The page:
With over $550 billion dollars in assets and contributions exceeding $36 billion/year, private charitable foundations are a source of concentrated social and political influence in American society. Despite the fact that their giving only represents 12.6% of the $295 billion given last year to charitable causes, many believe that foundations exert a disproportionately large degree of influence on the political and social development of our country due to their institutional approach to grant making and multi-year commitment to specific issues and approaches. Through this course, students will gain an understanding of the roles and influence (positive and negative) of philanthropy on political advocacy and social change movements in the US; the scope and diversity of the philanthropic sector; political advocacy approaches and social movements; and examples of current philanthropic involvement in advocacy and social change efforts across the political spectrum. The course closes with a 1-month grantmaking practicum where students will distribute $10,000 in funding to small grassroots organizing groups in NYC working with the North Star Fund and Sunshine Lade Foundation.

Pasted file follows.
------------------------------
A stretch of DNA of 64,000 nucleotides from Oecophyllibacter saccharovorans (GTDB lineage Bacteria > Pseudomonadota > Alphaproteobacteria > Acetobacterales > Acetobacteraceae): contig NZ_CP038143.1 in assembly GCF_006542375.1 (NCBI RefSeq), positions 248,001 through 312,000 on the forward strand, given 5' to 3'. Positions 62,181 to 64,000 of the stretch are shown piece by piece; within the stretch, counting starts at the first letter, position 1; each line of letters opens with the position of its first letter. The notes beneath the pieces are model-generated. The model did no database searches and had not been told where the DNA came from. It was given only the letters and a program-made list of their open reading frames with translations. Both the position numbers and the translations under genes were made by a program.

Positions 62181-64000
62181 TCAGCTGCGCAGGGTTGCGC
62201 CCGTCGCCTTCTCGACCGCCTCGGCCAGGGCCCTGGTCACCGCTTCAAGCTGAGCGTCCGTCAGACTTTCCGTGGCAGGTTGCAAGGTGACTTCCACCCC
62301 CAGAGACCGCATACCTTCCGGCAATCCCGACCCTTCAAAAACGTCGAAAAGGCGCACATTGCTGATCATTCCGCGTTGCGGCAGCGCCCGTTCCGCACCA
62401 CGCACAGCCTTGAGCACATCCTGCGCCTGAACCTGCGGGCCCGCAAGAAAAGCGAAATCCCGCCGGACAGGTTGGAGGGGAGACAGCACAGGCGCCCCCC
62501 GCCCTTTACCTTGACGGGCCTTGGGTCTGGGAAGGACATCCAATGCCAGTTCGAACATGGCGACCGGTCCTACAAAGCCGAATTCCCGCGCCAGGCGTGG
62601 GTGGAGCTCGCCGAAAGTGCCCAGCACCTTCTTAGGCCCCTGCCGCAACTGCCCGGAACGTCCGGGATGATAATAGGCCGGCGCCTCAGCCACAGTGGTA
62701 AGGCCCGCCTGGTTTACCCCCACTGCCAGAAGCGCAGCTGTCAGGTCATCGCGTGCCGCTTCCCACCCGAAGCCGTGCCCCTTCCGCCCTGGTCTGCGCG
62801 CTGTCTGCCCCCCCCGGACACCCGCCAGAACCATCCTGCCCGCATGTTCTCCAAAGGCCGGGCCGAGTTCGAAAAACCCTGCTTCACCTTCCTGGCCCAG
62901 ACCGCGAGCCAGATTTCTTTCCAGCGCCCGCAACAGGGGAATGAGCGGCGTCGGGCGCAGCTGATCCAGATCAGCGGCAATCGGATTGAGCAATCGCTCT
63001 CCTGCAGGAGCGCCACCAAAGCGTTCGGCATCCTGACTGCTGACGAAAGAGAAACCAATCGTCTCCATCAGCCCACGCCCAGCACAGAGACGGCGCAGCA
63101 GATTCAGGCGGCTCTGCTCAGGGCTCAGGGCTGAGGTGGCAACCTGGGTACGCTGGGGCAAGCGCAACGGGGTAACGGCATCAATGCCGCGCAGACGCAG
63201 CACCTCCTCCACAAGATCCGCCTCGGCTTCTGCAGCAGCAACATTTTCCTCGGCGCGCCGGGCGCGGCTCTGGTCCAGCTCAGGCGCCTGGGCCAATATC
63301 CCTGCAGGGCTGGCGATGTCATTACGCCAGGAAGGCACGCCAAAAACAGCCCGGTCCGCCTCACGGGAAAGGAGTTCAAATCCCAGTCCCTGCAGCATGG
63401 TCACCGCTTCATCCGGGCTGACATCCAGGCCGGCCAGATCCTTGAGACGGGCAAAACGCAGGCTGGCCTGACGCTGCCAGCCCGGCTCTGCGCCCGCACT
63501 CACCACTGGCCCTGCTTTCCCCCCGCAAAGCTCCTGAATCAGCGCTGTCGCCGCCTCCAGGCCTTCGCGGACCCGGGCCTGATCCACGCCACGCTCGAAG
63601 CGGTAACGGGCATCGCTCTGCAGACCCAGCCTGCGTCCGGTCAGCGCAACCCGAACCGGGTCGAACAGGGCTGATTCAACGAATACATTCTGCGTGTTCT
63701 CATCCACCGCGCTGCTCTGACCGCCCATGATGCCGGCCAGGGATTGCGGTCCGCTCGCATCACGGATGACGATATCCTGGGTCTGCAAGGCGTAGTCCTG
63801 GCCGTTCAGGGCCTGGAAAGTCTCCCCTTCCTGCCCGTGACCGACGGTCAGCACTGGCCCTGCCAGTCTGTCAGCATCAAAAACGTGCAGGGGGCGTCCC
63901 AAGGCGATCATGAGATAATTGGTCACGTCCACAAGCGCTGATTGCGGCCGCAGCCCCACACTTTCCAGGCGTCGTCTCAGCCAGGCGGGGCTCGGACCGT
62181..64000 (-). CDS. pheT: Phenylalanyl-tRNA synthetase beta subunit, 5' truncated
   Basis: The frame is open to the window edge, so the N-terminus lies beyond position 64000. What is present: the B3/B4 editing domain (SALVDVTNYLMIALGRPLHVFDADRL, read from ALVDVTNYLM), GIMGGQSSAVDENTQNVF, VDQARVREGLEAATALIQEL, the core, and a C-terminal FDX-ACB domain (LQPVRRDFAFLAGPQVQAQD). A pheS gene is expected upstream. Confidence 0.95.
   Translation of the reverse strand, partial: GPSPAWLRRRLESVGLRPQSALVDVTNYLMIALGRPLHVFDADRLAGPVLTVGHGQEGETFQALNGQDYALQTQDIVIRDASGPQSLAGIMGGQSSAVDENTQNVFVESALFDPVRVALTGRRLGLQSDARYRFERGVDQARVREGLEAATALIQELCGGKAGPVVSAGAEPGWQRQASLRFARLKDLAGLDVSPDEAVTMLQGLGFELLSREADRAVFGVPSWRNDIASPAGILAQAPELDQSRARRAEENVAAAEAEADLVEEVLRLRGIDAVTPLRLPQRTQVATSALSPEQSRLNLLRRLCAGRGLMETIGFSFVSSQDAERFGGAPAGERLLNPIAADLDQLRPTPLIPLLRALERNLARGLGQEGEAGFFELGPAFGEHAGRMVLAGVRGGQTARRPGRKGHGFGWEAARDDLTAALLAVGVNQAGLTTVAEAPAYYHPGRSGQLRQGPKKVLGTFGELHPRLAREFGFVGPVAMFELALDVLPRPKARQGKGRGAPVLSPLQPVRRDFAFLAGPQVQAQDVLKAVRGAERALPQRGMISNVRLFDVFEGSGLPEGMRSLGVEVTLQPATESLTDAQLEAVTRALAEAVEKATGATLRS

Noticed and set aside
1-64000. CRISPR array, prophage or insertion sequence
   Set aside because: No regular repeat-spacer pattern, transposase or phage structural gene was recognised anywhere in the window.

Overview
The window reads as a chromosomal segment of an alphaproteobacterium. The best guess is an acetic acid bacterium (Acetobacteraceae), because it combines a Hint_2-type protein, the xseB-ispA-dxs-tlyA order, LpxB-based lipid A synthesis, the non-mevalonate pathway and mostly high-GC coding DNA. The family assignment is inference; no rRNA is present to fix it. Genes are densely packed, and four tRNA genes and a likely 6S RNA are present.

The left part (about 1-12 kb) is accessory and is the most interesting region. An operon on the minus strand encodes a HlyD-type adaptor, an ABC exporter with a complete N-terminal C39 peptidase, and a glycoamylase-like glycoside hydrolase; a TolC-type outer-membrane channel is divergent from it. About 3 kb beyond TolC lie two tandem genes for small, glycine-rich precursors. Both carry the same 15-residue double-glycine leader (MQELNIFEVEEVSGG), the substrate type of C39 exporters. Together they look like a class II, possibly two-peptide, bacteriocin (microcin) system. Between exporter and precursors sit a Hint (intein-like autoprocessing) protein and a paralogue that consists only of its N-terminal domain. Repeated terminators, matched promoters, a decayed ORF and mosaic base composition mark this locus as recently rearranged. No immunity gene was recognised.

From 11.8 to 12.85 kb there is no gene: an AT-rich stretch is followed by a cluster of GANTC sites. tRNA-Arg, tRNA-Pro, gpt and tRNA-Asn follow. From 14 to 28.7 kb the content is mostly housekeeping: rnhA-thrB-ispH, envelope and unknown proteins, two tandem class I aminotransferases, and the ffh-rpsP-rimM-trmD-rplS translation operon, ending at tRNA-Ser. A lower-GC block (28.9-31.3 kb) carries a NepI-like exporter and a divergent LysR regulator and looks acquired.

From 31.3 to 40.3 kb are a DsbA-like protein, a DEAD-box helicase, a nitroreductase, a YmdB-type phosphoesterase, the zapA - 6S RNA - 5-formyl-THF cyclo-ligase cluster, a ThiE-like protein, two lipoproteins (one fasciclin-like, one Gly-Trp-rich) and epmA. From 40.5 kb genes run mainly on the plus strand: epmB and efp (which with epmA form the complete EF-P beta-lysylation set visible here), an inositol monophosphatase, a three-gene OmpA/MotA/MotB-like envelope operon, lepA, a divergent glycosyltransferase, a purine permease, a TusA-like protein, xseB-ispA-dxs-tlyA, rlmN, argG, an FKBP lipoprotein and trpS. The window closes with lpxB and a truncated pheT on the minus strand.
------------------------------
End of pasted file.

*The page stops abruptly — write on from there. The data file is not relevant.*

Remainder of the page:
A new report applies a theory of time and value in philanthropy to three real cases, to see how a foundation could decide whether to operate with a limited life, based on the amount and kind of value it hopes to create.